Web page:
— by Conor Bezane
I pretty much suck at sports.
You know the drill: terrified of tackle football, always picked last at dodgeball, hated the jocks. I only watch the Super Bowl for the halftime show and commercials (to read more on this subject, check out the column I wrote while studying abroad in college).
Tennis, however, is the exception. It's the only sport I've ever actually been any good at. There were summers spent at tennis camp, family doubles on the clay courts at the Oak Park Tennis Club. (Embarrassing photo alert on the left: Me, age 12, playing tennis in 1993.)
In high school, I was king of the court — kind of. It's not like I was MVP or anything, but I was famous for one thing. Ask anyone on my varsity team and they'll probably recall: my two-handed topspin backhand was totally sick! Virtually impossible to return ... when it went in, anyway, which it did most of the time.
Yet despite nearly two decades of real tennis experience — including four years on the team at St. Ignatius College Prep in Chicago — I completely botched Wiimbledon.
When I first read about Wiimbledon — the first organized Nintendo Wii tennis tournament — I knew I had to compete. And as a lifelong player of both tennis and Nintendo, I was a natural choice to be MTV News' official Wiimbledon entrant. In fact, I probably started playing the sport circa 1987, the same time I got the original Nintendo Entertainment System.
Little did I know my actual tennis skills were no match for the seasoned pros that would descend on Barcade Saturday. I probably would've fared better if we were facing off in a tournament of "Q*bert" and "Frogger," two of my favorite games at Barcade.
I logged almost 10 hours of training last week, enduring the throbbing pain that came with it. The first couple of days were rough; thankfully, I didn't develop chronic Wiiitis. By Friday, my arm was finally back to normal. I was even beginning to master the art of the power serve, a skill that I thought surely would be the key to winning Wiimbledon.
Yet maybe my lack of success at Barcade is for the better. I'm willing to bet that becoming a champion of Wii Tennis would destroy my tennis game in real life. Here's why: I think the most powerful players in Wii Tennis might be the ones who take shortcuts. Here's an example from pop culture past ...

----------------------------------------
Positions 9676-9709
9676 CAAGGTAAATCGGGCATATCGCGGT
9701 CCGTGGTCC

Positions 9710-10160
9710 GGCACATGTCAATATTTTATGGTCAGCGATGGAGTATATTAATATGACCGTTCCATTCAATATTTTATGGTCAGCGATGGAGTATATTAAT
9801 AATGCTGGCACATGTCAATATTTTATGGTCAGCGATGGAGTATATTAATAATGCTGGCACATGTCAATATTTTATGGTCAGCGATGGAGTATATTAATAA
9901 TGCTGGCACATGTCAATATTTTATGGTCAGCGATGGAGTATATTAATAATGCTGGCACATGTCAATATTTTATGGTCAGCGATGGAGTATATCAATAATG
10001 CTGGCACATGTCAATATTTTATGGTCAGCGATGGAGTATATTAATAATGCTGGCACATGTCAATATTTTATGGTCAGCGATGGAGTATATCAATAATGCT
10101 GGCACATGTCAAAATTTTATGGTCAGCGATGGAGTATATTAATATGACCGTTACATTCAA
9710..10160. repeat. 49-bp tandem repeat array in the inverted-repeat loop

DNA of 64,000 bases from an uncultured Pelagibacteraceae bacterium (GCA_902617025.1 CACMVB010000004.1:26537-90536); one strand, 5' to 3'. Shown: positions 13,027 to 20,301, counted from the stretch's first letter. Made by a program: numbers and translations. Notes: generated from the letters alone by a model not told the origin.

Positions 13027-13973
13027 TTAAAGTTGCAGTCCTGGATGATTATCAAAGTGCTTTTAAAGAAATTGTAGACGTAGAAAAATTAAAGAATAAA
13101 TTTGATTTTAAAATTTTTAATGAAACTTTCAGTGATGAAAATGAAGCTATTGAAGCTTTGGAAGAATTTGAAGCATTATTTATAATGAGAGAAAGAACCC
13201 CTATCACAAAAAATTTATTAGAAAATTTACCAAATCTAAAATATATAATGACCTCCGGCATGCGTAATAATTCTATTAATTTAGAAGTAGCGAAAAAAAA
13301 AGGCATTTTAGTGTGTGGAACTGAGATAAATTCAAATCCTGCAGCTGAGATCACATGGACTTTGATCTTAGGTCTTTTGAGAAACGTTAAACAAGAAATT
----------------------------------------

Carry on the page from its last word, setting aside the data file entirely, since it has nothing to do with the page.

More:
Remember the Nintendo Power Pad? It was released in 1989 and came with a game called "World Class Track Meet." If you were smart and wanted to win the race, the best strategy was to shorten your steps by rapidly bouncing your heels on the pad, without actually lifting your feet off the ground. If you're not following me, click on this video and fast forward to 7:08 in the timeline to see what I mean (or watch the whole thing if you're into Mr. Belvedere and anthropomorphic video game stick figures).
I might sound like a tennis snob for saying this, but what's up with the short, jerky Wiimote swinging? The players that seemed to excel did so with quick flicks of the wrist, not the long, flowing ground strokes I'm accustomed to. Where's the style in that? As they say in tennis camp: Poor form!
And speaking of style, there was truly some amazing fashion at Saturday's tournament. The guy in the full bear costume was pretty rad. Russ Yagoda, who won the championship, nailed his Luigi look to a "T." And I definitely admired the retro styles of Jane and Matt Brogan, who won "The Andre Agassi Memorial Mullet Award for Best Overall Style" (see a list of all the Wiimbledon winners at wiimbledon.net).
As for my own fashion choices, I was one of the only contenders to show up in old-school tennis whites. I'm never going to wear those shorts ever again: They're too short for my taste, but unfortunately not short enough to win "The Nair Award for Shortest Shorts" (I was robbed, I tell ya — robbed!). Even if I lost the first round, at least I looked good doing it.
PS: To the guy who beat me at "Wii Tennis" on Saturday: Watch out. I don't really hate you (I was kidding) but I'll bet I could whoop your ass at "Guitar Hero II." Any time, any day, my friend ...